What Is a Doji?
A doji is a name for a session in which the candlestick for a security has an open and close that are virtually equal and are often components in patterns. Doji candlesticks look like a cross, inverted cross or plus sign. Alone, doji are neutral patterns that are also featured in a number of important patterns. A doji candlestick forms when a security's open and close are virtually equal for the given time period and generally signals a reversal pattern for technical analysts. In Japanese, "doji" means blunder or mistake, referring to the rarity of having the open and close price be exactly the same.
- A doji is a name for a session in which the candlestick for a security has an open and close that are virtually equal and are often components in patterns.
- Alone, doji are neutral patterns that are also featured in a number of important patterns.
- Doji formations come in three major types: gravestone; long-legged; and dragonfly.
What Does a Doji Tell You?
Technical analysts believe that all known information about the stock is reflected in the price, which is to say price is efficient. Still, past price performance has nothing to do with future price performance, and the actual price of a stock may have nothing to with its real or intrinsic value. Therefore, technical analysts use tools to help sift through the noise to find the highest probability trades. One tool that was developed by a Japanese rice trader named Honma from the town of Sakata in the 18th century, and it was introduced to the West in the 1990s by Steve Nison: the candlestick chart.
Every candlestick pattern has four sets of data that help to define its shape. Based on this shape, analysts are able to make assumptions about price behavior. Each candlestick is based on an open, high, low and close. The time period or tick interval used does not matter. The filled or hollow bar created by the candlestick pattern is called the body. The lines that extend out of the body are called shadows. A stock that closes higher than its opening will have a hollow candlestick. If the stock closes lower, the body will have a filled candlestick. One of the most important candlestick formations is called the doji.
A doji, referring to both singular and plural form, is created when the open and close for a stock are virtually the same. Doji tend to look like a cross or plus sign and have small or nonexistent bodies. From an auction theory perspective, doji represent indecision on the side of both buyers and sellers. Everyone is equally matched, so the price goes nowhere; buyers and sellers are in a standoff. Some analysts interpret this as a sign of reversal. However, it may also be a time when buyers or sellers are gaining momentum for a continuation trend. Doji are commonly seen in periods of consolidation and can help analysts identify potential price breakouts.
Example of How to Use a Doji
The following chart shows a gravestone doji in Cyanotech Corp.'s stock from February, 2018 following a significant high volume uptrend, which could indicate a bearish reversal over the near-term following the breakout.
In this example, the gravestone doji could predict a further breakdown from the current levels to close the gap near the 50- or 200-day moving averages at $4.16 and $4.08, respectively. Traders would also take a look at other technical indicators to confirm a potential breakdown, such as the relative strength index(RSI) or the moving average convergence divergence (MACD). Day traders may also put a stop-loss just above the upper shadow at around $5.10, although intermediate-term traders may place a higher stop-loss to avoid being stopped out.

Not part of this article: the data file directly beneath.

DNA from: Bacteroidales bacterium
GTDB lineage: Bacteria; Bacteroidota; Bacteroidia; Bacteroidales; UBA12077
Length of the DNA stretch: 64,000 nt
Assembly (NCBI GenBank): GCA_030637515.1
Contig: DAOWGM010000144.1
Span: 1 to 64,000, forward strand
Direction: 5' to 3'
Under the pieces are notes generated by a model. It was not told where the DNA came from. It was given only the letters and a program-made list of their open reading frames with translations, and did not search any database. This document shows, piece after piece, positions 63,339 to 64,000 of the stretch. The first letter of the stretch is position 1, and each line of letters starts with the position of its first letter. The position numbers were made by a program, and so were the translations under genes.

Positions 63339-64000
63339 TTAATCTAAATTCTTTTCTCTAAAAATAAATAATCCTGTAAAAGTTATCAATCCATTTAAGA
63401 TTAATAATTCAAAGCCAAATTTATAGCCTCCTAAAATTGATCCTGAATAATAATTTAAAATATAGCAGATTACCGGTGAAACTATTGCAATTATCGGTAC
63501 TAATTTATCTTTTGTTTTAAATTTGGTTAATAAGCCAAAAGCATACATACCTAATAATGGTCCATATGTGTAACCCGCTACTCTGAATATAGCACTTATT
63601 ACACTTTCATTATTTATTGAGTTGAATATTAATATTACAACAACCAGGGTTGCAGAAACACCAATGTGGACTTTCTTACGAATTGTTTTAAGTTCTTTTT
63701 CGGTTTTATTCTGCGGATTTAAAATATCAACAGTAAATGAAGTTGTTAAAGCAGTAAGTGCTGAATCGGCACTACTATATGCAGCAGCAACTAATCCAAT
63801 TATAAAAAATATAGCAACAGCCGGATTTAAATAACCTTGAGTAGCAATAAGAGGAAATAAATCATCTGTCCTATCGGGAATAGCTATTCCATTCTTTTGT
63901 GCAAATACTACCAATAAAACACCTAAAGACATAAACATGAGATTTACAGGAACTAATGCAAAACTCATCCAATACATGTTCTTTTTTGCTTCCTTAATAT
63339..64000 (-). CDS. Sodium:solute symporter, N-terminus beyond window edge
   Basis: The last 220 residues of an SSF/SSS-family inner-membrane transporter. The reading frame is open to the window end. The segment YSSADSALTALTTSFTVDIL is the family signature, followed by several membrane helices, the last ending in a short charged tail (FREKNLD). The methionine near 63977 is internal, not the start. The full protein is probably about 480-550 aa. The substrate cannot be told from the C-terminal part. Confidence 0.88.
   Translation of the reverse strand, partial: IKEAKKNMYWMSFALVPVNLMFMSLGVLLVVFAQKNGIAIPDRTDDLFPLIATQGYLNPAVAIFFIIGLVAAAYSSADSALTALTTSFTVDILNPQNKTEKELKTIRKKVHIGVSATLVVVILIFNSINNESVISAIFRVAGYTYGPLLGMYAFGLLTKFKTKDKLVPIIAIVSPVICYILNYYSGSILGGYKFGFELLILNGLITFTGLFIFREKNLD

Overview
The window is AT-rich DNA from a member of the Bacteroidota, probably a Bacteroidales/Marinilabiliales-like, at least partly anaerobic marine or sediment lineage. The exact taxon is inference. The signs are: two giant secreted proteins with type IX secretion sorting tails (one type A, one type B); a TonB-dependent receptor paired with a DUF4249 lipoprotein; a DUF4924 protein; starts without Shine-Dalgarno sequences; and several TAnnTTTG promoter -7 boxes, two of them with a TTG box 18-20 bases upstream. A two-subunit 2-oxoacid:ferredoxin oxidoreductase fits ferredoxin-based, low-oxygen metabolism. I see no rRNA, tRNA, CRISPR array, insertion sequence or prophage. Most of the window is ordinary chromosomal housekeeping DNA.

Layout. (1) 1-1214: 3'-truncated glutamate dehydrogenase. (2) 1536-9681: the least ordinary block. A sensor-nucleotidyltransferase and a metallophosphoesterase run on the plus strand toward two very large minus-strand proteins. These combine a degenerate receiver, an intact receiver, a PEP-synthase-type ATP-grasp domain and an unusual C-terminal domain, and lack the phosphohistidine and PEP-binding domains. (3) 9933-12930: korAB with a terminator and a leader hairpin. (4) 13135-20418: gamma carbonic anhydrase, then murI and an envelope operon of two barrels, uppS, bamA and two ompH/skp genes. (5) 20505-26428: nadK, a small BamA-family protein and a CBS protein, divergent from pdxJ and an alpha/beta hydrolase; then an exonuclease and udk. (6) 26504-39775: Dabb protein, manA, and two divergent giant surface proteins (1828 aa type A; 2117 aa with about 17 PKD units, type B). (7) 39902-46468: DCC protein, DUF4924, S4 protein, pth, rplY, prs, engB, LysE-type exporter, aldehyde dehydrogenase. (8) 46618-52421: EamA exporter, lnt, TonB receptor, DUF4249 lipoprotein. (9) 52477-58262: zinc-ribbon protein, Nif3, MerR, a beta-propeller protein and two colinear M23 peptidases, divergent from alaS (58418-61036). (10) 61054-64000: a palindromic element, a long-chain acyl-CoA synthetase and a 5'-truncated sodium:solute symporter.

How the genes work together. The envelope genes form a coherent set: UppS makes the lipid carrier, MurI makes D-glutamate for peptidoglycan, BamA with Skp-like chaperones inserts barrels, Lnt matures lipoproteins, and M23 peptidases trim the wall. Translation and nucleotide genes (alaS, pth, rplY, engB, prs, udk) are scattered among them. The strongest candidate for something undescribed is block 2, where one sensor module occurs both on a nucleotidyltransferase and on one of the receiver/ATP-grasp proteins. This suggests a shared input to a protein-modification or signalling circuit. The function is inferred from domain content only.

What is the Difference Between a Doji and a Spinning Top?
Candlestick charts can reveal quite a bit of information about market trends, sentiment, momentum and volatility. The patterns that form in the candlestick charts are signals of such actions and reactions in the market. Doji and spinning top candles are quite commonly seen as part of larger patterns, such as the star formations. Alone, doji and spinning tops indicate neutrality in price, or that buying and selling pressures are, essentially, equal, but there are differences between the two and how technical analysts read them.
Spinning tops are quite similar to doji, but their bodies are larger, where the open and close are relatively close. A candle's real body can generally represent up to 5% of the size of the entire candle's range in order to be classified as a doji. Any more than that, it becomes a spinning top. A spinning top also signals weakness in the current trend, but not necessarily a reversal. If either a doji or spinning top is spotted, look to other indicators, such as Bollinger Bands, to determine the context to decide if they are indicative of trend neutrality or reversal.
Limitations of a Doji
In isolation, a doji candlestick is a neutral indicator that provides little information. Moreover, a doji is not a common occurrence, therefore, it is not a reliable tool for spotting things like price reversals. When it does occur, it isn't always reliable either. There is no assurance the price will continue in the expected direction following the confirmation candle.
The size of the doji's tail or wick coupled with the size of the confirmation candle can sometimes mean the entry point for a trade is a long way from the stop loss location. This means traders will need to find another location for the stop loss, or they may need to forgo the trade since too large of a stop loss may not justify the potential reward of the trade. Estimating the potential reward of a doji-informed trade can also be difficult since candlestick patterns don't typically provide price targets. Other techniques, such as other candlestick patterns, indicators, or strategies are required in order to exit the trade when and if profitable.